By Helen Jerome
If you’re craving some sweet country authenticity, then this young Texan six-piece might be exactly what you’re looking for.
If you’re craving some sweet country authenticity, then this young Texan six-piece might be exactly what you’re looking for. With Welcome to Countryland, thee band, fronted by lead songwriter Cleto Cordero, deliver a bumper 14 tracks from their sessions in Nashville, produced by Jake Gear.
The celebratory mood created on this album manages to sound both nostalgic and modern, thanks to the care and attention of Cordero and Co. The one track he hasn’t composed, ‘A Cowboy Knows How’ – penned by superstar writing trio Luke Combs, Dan Isbell and Jonathan Singleton – encapsulates the eternal picture of the Texan loner, conjuring up the romantic image of a cowboy stumbling in drunk, clutching a fistful of wild flowers and listening to jukebox heartbreak songs.
On ‘…Meantime’, Cordero co-writes with Lainey Wilson and duets with Hailey Whitters; an echoey intro bursting into a lavish helping of contemplation, Whitters’ voice giving an extra edge to the old-timey warmth of the organ, fiddle and steel. When duetting with his wife on ‘Life Without You’, Cordero takes a walk on the dingy side of town, thinking maudlin thoughts while Jason Albers’ drums and Wesley Hall’s fiddle crack on, around lovely mandolin decoration from Adam Gallegos.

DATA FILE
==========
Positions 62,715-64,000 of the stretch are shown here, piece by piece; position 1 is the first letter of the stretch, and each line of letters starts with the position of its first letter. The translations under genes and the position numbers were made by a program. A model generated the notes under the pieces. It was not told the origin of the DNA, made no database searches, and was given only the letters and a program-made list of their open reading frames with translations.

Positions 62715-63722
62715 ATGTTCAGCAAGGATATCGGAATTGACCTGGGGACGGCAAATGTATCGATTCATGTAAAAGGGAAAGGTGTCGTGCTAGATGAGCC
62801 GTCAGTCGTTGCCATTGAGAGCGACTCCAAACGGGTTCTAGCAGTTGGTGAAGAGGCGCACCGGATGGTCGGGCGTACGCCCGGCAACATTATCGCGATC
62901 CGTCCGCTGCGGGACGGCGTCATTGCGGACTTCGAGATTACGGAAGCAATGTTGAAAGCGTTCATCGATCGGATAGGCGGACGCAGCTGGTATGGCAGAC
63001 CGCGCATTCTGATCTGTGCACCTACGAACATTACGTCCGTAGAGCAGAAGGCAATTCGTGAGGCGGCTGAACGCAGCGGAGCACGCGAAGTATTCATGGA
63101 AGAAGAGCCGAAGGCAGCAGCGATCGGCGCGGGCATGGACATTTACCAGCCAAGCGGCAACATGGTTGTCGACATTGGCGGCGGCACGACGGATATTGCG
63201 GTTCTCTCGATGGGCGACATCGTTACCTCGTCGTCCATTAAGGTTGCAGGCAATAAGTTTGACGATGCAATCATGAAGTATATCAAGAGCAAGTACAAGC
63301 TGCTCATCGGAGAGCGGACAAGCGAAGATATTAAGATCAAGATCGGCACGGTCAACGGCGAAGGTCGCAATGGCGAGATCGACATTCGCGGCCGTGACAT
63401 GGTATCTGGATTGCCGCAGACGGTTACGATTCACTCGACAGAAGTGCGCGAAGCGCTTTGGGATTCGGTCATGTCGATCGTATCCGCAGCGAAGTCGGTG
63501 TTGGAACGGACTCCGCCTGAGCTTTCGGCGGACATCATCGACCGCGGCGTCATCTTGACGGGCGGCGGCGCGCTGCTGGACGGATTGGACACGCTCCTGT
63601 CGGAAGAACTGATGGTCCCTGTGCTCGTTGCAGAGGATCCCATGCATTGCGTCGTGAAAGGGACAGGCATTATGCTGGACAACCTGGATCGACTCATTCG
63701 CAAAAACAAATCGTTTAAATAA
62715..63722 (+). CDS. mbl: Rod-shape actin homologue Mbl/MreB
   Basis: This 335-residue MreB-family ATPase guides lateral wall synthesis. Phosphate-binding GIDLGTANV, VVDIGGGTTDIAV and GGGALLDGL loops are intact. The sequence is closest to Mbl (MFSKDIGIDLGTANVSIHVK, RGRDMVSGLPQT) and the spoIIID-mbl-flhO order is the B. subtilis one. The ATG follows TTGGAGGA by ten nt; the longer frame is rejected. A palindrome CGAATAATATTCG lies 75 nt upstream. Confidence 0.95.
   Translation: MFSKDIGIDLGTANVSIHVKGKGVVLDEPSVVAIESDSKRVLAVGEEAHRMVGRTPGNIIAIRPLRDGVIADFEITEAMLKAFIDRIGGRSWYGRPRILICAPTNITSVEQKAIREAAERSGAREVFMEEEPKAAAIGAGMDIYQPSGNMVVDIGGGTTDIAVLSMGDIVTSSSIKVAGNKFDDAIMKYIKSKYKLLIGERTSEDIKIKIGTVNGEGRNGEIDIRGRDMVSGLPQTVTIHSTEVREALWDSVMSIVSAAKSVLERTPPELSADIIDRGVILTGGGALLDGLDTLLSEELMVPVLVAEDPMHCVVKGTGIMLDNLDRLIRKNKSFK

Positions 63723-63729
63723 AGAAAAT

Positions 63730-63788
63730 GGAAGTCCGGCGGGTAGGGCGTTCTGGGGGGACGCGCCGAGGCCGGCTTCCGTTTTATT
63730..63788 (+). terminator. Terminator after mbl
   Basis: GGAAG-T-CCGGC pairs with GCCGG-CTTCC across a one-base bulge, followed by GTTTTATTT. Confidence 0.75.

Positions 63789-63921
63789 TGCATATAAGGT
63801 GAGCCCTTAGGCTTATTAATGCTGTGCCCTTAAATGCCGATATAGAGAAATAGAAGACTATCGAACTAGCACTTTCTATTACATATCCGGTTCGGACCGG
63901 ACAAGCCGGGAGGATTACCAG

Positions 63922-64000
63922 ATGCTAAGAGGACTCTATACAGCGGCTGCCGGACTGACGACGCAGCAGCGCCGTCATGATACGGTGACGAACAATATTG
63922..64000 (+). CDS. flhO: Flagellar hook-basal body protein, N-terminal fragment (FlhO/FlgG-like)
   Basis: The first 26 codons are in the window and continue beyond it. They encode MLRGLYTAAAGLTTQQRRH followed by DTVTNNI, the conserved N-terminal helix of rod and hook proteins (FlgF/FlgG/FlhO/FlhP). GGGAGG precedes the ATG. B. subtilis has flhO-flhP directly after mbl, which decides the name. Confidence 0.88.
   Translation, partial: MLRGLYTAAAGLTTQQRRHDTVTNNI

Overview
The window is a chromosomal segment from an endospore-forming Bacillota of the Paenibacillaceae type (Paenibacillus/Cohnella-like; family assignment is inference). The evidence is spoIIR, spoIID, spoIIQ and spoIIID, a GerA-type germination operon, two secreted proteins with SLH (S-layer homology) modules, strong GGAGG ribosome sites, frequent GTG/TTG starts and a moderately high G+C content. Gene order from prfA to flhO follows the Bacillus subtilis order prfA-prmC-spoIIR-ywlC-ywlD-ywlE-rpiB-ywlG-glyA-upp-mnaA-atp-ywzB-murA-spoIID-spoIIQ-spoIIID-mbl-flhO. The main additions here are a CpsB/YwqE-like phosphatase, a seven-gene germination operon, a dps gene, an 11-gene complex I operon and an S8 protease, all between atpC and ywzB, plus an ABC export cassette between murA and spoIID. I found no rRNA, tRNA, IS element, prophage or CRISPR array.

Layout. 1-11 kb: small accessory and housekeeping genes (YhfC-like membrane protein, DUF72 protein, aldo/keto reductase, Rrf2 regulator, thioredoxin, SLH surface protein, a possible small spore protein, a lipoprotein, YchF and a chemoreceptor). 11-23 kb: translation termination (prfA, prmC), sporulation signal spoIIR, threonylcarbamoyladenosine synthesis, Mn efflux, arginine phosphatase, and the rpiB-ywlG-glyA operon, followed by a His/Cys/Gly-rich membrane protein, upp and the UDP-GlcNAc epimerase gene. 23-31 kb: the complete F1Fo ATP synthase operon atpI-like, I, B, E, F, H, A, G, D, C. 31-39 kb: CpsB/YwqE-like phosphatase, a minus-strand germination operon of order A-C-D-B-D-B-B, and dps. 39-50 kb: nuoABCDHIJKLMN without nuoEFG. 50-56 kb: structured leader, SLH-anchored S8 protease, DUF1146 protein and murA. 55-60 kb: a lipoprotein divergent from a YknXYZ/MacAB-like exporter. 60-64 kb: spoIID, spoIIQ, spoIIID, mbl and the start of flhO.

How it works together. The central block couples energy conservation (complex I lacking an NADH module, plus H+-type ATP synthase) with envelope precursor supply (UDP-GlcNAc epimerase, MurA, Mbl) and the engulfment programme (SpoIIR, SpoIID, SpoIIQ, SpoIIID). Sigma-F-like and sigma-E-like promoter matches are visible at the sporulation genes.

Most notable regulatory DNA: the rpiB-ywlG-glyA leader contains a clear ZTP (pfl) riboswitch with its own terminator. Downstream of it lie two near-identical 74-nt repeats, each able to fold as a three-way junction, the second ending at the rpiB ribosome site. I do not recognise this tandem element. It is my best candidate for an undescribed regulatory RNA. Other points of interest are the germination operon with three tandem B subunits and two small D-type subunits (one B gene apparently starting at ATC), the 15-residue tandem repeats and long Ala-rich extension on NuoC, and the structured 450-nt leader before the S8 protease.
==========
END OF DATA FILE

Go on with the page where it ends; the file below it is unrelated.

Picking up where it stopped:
They set out their stall on opening track ‘Country Is…’ with delicious twangy arrangement, an almost tongue-in-cheek definition of country music, while Gallegos plucks banjo in the background. On ‘Well Spent Time’, Cordero makes a bold declaration of making a memory with his gal, his heart fluttering as he worries about expressing himself in clichés - cheap wine, a second-hand dress, sunsets and mason jars.
‘No Ace In The Hole’ lets them really flex and strut their stuff, with Reid Dillon’s menacing electric guitar pushing them closer into rock and roll territory. On the other hand, ‘Dancin’ Around A Fire’ foregrounds eerie violin scraping under acoustic guitar, on this keening, yearning, haunting song, with the fatalistic feeling of being close to going down in flames, as the electric guitar buzzes.
The band also cover sepia-tinged romance in lyrics and arrangements on single ‘Some Things Never Change’ and ‘Getting’ By’, an eternal story of just about managing and striving to be a good man, buoyed up by friends and love. The wistful harmonica of Jim Hoke, guesting on ‘It’s Good To Be Back (Round Here Again)’ and ‘Tilt Your Chair Back’ help to anchor these thoughtful explorations of hometown and roots in simpler, authentic territory, with the latter also featuring irresistible steel guitar from Spencer Cullum.
Throughout this impressive record, the band feel tight and together. They may have been around for a decade, but this album shows they’re definitely ones to watch – and to catch live.
Welcome to Countryland is out on Friday 7/2